*no-op, not non-profit, silly phone.
"Likewise when you find your sexual / romantic attraction happens to line up with social prejudices."


Sexual attraction is one of those pesky things that obstinately refuses to behave the way it's told. If reading Savage Love has taught us nothing else, it's taught us that lust wants what it wants, even if it's socially unacceptable, even if it's going to ruin our lives, even if it's turning us into raging assholes, even if it's embarrassing / stigmatized / humiliating.

There's no shortage of men who would drown in their own drool at the thought of a transwoman. They may be torn up about their feelings, ashamed, and only pursue what they really desire in secret with conflicting feelings and self-loathing, but the attraction is there despite the common social prejudices. Same with liking big women, being gay, etc.

The vehement "doth protest too much" of a festering closet case certainly has something to do with social prejudice. But "meh, doesn't do it for me" just that. It makes about as much sense to say lesbianism is due to brainwashing by man-hating feminists, or male gayness is a result systemic cultural misogyny.
"we've bought and used pegging toys that allow him to (at least partially) experience his fantasy" - this sounds like his fantasy is to be topped by a trans woman. Are most trans women into that? I think I'd have assumed not, but can't pretend to have any expertise....
@8 Mt. Beaver, I think that makes sense and @ 15 and @18 I think makes great sense. Its very different to be "I want slim or I want chubby" when representative - ahum- samples abound in the dating pool. Its not the same dating pool as those available for the not straight.

So I am curious what people recommend for LW then (or rather her husband). Is what he doing offensive? Is he going about it the right way?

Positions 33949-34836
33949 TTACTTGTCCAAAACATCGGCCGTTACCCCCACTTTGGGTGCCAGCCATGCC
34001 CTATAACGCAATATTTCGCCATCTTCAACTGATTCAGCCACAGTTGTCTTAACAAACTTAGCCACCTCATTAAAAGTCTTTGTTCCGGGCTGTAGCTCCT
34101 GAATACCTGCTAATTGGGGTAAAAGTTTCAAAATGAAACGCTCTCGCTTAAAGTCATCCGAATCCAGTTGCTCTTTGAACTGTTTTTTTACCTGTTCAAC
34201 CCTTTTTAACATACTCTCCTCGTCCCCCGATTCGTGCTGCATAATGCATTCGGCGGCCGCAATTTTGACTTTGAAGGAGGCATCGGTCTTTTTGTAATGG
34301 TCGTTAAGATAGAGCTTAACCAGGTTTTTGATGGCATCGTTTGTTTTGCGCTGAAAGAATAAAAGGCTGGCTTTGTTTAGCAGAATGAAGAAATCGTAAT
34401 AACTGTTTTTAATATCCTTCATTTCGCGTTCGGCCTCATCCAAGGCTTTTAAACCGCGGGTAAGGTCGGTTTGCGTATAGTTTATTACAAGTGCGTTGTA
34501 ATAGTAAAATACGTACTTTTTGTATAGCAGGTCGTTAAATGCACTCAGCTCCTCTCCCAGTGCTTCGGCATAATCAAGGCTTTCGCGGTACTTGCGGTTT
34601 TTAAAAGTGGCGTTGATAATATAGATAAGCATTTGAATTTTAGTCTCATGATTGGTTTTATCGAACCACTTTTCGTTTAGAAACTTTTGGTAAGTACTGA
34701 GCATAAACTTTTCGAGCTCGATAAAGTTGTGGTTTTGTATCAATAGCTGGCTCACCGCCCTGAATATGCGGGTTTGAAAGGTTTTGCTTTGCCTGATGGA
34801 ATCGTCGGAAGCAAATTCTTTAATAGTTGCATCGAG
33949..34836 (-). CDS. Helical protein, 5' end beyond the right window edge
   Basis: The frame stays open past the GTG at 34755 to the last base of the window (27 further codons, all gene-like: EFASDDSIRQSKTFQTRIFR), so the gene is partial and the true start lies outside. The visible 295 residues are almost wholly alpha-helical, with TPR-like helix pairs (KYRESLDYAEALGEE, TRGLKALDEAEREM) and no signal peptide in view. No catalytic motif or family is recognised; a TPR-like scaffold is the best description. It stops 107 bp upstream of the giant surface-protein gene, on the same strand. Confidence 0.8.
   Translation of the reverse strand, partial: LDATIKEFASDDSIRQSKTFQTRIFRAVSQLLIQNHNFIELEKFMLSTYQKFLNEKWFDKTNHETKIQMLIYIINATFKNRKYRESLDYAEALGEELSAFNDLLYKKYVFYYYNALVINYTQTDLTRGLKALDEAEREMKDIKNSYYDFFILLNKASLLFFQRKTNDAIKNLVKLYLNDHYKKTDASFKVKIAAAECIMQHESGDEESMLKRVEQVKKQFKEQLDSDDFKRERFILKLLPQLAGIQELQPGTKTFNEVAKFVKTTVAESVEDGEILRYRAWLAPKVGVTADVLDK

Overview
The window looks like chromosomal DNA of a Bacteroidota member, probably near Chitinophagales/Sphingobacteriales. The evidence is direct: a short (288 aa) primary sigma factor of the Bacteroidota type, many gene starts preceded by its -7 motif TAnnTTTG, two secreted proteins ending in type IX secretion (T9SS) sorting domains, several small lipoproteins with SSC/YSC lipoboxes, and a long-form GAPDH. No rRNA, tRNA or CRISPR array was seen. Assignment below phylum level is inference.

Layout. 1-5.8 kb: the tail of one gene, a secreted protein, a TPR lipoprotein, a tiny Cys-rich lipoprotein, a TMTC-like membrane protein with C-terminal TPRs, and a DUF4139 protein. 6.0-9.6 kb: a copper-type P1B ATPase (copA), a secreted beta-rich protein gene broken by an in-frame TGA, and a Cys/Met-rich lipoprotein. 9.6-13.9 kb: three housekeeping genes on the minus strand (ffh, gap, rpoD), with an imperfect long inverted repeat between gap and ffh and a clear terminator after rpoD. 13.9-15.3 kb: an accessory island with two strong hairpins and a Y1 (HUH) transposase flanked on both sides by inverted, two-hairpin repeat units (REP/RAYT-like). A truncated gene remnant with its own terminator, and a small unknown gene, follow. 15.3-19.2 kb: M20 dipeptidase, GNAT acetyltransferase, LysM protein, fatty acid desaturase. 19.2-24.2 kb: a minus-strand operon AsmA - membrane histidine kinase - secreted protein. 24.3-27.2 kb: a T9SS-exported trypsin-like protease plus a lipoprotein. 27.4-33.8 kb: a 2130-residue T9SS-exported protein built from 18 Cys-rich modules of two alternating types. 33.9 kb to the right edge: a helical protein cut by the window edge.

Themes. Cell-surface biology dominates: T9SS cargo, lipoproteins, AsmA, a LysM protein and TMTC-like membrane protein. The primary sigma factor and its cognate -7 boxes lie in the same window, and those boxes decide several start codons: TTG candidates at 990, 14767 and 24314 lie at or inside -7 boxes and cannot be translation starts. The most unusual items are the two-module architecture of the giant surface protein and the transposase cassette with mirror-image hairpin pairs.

OkC allows users answer hundreds questions, include some related to one's interest in dating someone transgender. OkC also allows users to search for people who are "Transgender," "Transsexual," and "Trans Women." As such, I think PENIS' husband shouldn't have too great a problem identifying a potential sex partner who fits his interest without having to be particularly specific in his summary, perhaps thereby obviating this dilemma.

Another suggestion for PENIS' husband is to leave a breadcrumb in his profile. For instance, some submissive women list that Secretary among their favorite movies, among other clues, as low key way of signaling dominant men, without placing BDSM front and center in their profile.

Of course after all this, PENIS and PENIS' husband may ultimately realize that the biggest hurdle isn't find a transgender woman, but that the women he finds in his area are looking for someone other than a married man in a open relationship.
I'm a non op transwoman who's into couples
PENIS we already have words to describe what your looking for, I personally like trans amorous, be sure to mention he's looking for a woman who wants or is willing to top (they are out there but it's not a default). Other than that READ profiles! Most trans women put it in the first paragraph to try to avoid those cis only people. I can't tell you how often I get messages on my dating profile from men and when I ask about their interest in trans(me) it usually ends up in 'whoops sorry not my thing'. If this is you know that I screen shot our convo and post it to the running meme on my blog titled Menz who can't read...
OF COURSE it's fetishizing.

It turns out it's a super normal human activity to fetishize other people. It's as natural as talking to them. Honestly, most of us will never matter so much as when someone else fetishizes us. If you are an American, you are an object, full stop; who cares if some other non-person treats you like a non-person?
@6 almost - but if you are (say) only in to black women, that's not cool these days.